July 31, 2000

You request a letter ruling on behalf of *************** ("Company") that no Massachusetts sales or use tax is due on a part purchased by Company in Massachusetts, placed in inventory in Massachusetts, and subsequently taken out of inventory and used pursuant to a Preventive Maintenance Agreement outside of Massachusetts, where an exempt use or resale certificate was given to the vendor.

Facts

Company is a Massachusetts corporation that manufactures and sells security and alarm systems. It also sells Preventive Maintenance Agreements ("PMAs") that provide repair services for a fee paid at the beginning of the contract term. About one tenth of Company's suppliers are located in Massachusetts. When it purchases a part, it gives the Massachusetts suppliers a resale certificate (ST-4) when parts are large and likely to be resold, and an exempt use certificate (ST-12) for raw materials. The purchased parts and raw materials are used both within and outside Massachusetts for manufacturing, as components of finished goods, as parts for repair services both covered and not covered under PMAs, and in contracts for the improvement of real property. The raw materials and parts purchased from Massachusetts suppliers are received by Company at various locations within and outside of Massachusetts. You have requested a ruling on the proper taxation of the parts purchased in Massachusetts, placed in inventory in Massachusetts, and used in PMAs outside of Massachusetts.

Discussion of Law

Massachusetts imposes a five- percent sales tax on all sales of tangible personal property at retail in Massachusetts. G.L. c. 64H, § 2. As a general rule, a sale is a Massachusetts sale subject to sales tax under G.L. c. 64H if title to or possession of the property sold is transferred in Massachusetts, G.L. c. 64H, § 1. The sale is generally subject to Massachusetts tax even if the property will not be used in Massachusetts. A complementary use tax is imposed on tangible personal property purchased for storage, use, or other consumption in Massachusetts, unless otherwise exempt. G.L. c. 64I, § 2.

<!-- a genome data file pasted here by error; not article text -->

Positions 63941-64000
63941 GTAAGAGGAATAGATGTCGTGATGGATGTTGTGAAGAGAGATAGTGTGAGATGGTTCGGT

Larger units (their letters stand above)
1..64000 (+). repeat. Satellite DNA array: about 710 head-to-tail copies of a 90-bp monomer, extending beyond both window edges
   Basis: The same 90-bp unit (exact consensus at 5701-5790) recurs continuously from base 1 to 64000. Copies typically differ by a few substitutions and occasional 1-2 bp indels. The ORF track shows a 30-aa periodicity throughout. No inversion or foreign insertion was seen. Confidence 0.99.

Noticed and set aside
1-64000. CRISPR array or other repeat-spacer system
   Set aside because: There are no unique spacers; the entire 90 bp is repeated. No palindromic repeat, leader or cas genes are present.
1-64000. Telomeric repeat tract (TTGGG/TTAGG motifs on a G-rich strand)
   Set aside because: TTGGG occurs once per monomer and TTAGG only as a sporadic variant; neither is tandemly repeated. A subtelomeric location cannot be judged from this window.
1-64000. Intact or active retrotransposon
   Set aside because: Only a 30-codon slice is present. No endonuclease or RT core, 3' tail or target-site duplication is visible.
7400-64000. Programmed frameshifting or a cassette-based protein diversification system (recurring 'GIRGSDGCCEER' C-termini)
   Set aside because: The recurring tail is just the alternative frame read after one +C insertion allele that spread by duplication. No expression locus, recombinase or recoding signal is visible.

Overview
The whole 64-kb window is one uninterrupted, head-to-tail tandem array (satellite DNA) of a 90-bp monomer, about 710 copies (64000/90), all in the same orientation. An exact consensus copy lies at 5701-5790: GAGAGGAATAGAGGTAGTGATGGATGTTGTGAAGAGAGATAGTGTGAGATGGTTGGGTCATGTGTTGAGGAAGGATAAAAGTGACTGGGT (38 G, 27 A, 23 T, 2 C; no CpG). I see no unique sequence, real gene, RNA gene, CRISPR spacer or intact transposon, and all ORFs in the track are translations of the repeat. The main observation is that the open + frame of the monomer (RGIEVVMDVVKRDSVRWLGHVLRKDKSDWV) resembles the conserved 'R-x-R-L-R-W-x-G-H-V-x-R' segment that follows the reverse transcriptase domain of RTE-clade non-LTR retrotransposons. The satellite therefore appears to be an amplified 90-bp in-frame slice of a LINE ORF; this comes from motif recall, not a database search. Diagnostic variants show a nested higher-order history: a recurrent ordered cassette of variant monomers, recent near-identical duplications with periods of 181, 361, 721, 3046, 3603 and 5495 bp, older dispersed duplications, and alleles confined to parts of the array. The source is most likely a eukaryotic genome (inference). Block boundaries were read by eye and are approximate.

In performing under its PMAs, Company may be characterized as either a contractor or a service enterprise. Either characterization will lead to the same tax result here. Contractors are considered consumers of parts they purchase for the performance of their contracts. See Ace Heating Service, Inc. v. State Tax Commission, 371 Mass. 254, 256-7; Letter Rulings 85-68, 88-8; Emergency Regulation No. 12. Service enterprises are also considered consumers of the parts they use in fulfilling their contracts. 830 CMR 64H.1.1(5)(g). As consumers of the parts they purchase, contractors and service enterprises must pay sales tax on parts purchased from registered Massachusetts vendors.

For the sales at issue, Company gave Massachusetts resale and exempt use certificates for parts purchased in Massachusetts that were later taken out of inventory and used in PMAs outside of Massachusetts. Had Company not given the certificates to the vendor, the vendor would have collected sales tax from Company. Company's later use of parts in PMAs is inconsistent with the certificates that were given. The statute treats subsequent use inconsistent with a resale certificate as follows:

If a purchaser who gives a [resale] certificate makes any use of the service or property other than retention, demonstration or display while holding it for sale in the regular course of business, the use shall be deemed a retail sale by the purchaser as of the time the service or property is first used by him, and the cost of the service or property to him shall be deemed the gross receipts from such retail sale.

G.L. c. 64H, § 8(d) (emphasis added).

Likewise, regarding subsequent use inconsistent with an exempt use certificate, the statute states:

If a purchaser who gives an exempt use certificate makes any use of the property other than the one therein certified, the use shall be deemed a retail sale by the purchaser as of the time the property is first so used and the cost of the property to him shall be deemed the gross receipts from such retail sale.

G. L. c. 64H, § 8(h) (emphasis added).

Once Company uses an item purchased under one of these certificates in a non-exempt manner, the use becomes taxable as a retail sale, and Company becomes liable for paying sales tax. By giving a certificate, the purchaser is, in effect, telling the vendor that no sales tax is due, and the purchaser thereby takes the sales tax liability upon itself. Giving the certificate has the effect of postponing the sale transaction and the tax until the time of inconsistent use. The statutory language in G.L. c. 64H, § 8(d), (h), deeming a sale to occur when a purchaser uses an item it bought under a resale or exempt use certificate, requires this result.